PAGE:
Management of Kidney Stone

Introduction

The functions of human body are regulated by various organs. One pair of such organ located inside on the Right and left side the abdomen is called kidney. It filters the dissolved waste products from the blood and excreted in the form of urine.  Kidneys also make substances that help control  to blood pressure. Daily about 1 litre to 3 litres of urine is excreted by an adult person. The amount of urine varies with water intake, nature of diet, physical activity, body temperature, climate and environment.

When the urine becomes concentrated, sometimes the waste products crystallises inside the kidney. Over the time, these crystals may build up as hard lumpy deposits. These are called kidney stones. In medical term this is called Nephrolithiasis or Renal calculi or Urolithiasis.  In the recent times, kidney stone is emerging as a common disease.

Kidney stones are made of mineral and acid salts. The common mineral constituent of the kidney stone is calcium combined with oxalate, phosphate or carbonate.  Another constituent is uric acid that makes up about 10% of all stones and is more common in men. Certain diseases of the small intestine increase the tendency to form calcium oxalate stones. Most stones form due to a combination of genetics and environmental factors. Overweight, certain food items, some medications  and not drinking enough fluids are the common risk factors.

A small stone may pass without causing symptoms. If stones grow to sufficient size (usually at least 3 millimetres they can cause blockage of the ureter. This may lead to pain, most commonly beginning in the flank or lower back and often radiating to the groin. This pain is often known as renal colic and typically comes in waves lasting 20 to 60 minutes. Other associated symptoms include nausea, vomiting, fever, blood in the urine, pus in the urine and painful urination. Blockage of the ureter can cause decreased function and dilation of the kidney.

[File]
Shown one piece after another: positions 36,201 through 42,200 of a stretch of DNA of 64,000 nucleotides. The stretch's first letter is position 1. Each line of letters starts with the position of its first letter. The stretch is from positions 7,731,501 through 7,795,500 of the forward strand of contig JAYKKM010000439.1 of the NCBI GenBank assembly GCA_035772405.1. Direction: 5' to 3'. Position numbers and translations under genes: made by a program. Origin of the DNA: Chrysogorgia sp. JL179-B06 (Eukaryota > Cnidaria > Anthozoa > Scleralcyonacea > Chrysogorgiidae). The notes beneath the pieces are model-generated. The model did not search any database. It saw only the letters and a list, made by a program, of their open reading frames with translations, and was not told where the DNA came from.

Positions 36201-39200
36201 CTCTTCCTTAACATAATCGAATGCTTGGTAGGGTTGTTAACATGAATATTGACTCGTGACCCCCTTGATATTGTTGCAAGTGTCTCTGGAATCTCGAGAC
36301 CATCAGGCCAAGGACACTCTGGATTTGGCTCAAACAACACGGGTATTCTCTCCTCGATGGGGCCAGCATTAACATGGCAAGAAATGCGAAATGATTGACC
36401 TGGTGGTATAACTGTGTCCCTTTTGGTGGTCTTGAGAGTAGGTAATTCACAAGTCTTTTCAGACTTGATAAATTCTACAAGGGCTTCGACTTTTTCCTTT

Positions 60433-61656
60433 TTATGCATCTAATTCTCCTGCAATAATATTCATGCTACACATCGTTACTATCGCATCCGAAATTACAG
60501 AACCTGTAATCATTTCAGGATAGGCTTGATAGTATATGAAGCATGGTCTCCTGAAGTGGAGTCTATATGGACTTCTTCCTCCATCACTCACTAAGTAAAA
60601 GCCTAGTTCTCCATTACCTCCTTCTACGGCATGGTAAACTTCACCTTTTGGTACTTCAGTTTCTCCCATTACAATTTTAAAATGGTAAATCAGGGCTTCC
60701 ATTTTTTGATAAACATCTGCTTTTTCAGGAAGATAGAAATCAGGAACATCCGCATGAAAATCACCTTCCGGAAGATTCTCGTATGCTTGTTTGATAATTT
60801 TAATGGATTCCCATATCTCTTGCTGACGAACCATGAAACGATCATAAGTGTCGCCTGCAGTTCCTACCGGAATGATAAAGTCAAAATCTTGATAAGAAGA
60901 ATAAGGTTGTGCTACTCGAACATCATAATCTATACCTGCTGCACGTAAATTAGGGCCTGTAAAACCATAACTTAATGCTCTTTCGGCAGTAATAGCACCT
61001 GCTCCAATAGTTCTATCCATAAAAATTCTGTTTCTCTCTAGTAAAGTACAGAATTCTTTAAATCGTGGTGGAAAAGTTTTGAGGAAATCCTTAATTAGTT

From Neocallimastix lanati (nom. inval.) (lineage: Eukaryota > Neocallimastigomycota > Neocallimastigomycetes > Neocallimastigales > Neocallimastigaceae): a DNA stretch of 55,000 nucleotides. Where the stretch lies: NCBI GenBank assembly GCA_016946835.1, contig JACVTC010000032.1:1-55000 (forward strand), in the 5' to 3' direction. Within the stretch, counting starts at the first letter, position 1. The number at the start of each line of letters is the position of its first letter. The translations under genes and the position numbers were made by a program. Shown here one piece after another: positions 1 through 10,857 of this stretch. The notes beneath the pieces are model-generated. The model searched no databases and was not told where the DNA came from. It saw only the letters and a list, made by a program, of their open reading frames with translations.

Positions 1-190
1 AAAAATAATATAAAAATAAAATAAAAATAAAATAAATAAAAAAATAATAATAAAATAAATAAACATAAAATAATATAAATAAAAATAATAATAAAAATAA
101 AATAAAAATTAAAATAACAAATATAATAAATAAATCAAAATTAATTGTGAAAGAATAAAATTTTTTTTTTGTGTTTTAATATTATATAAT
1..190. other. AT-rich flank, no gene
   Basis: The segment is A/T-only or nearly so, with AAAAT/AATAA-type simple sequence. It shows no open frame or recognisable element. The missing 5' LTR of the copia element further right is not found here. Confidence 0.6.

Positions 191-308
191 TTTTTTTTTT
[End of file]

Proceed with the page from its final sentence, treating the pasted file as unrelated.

References
Qaseem, A; Dallas, P; Forciea, MA; Starkey, M et al. (4 November 2014). "Dietary and pharmacologic management to prevent recurrent nephrolithiasis in adults: A clinical practice guideline from the American College of Physicians". Annals of Internal Medicine161 (9): 659

Bladder Stones General Overview, Retrieved on 2010-01-19.
www.mayoclinic.org 
www.channel4embarrassingillnesses.com

Causes

The main cause for stone formation in kidney is drinking inadequate water or due to an excess of stone-forming substances in the urine. Those who do strenuous exercise without drinking sufficient water, increase the risk of kidney stones.  Urinary tract obstruction may also lead to this problem.

Living in hot and dry areas, repeated urinary tract infections, certain metabolic abnormalities, increased amount of uric acid in the blood or urine and people with high calcium in blood are susceptible to kidney stones.

Diseases like diabetes, hypertension and ulcerative colitis increase the risk of stone formation. Medications like diuretics, calcium-containing antacids are also possible promoting factors of kidney stones.

People who take less water and eating more animal proteins and a high-salt diet      have more chance to get kidney stones. Excessive use of sugar, vitamin D supplements and oxalate-containing foods such as spinach are also found to promote stone formation in kidney. 

Kidney stones are usually formed following a build-up of  substances like calcium, ammonia, uric acid, cystine  in the body. Certain medical conditions can lead to an unusually high level of these substances in your urine.

References
Chauhan Dr V. K.; and Gupta Dr Meeta,  Homeopathic Principles and Practice, A text Book  for Medical Students and Homeopathic practitioners
www.nhs.uk

Symptoms

The hallmark of a stone that obstructs the ureter or renal pelvis is excruciating, intermittent pain that radiates from the flank to the groin or to the inner thigh. This pain, known as renal colic, is often described as one of the strongest pain sensations known. Pain caused by kidney stones is commonly accompanied by  urgency for urination, restlessness,  blood in the urine (hematuria), sweating, nausea, and vomiting. It typically comes in waves lasting 20 to 60 minutes caused by peristaltic contractions of the ureter as it attempts to expel the stone.   

Stone in the kidney may not produce symptoms until they begin to move down the ureter. The pain may be sudden and severe colicky, often radiating from the back, down the sides, and into the groin. It may not get relieved even by changes in position. It may be either on one side or on both the sides.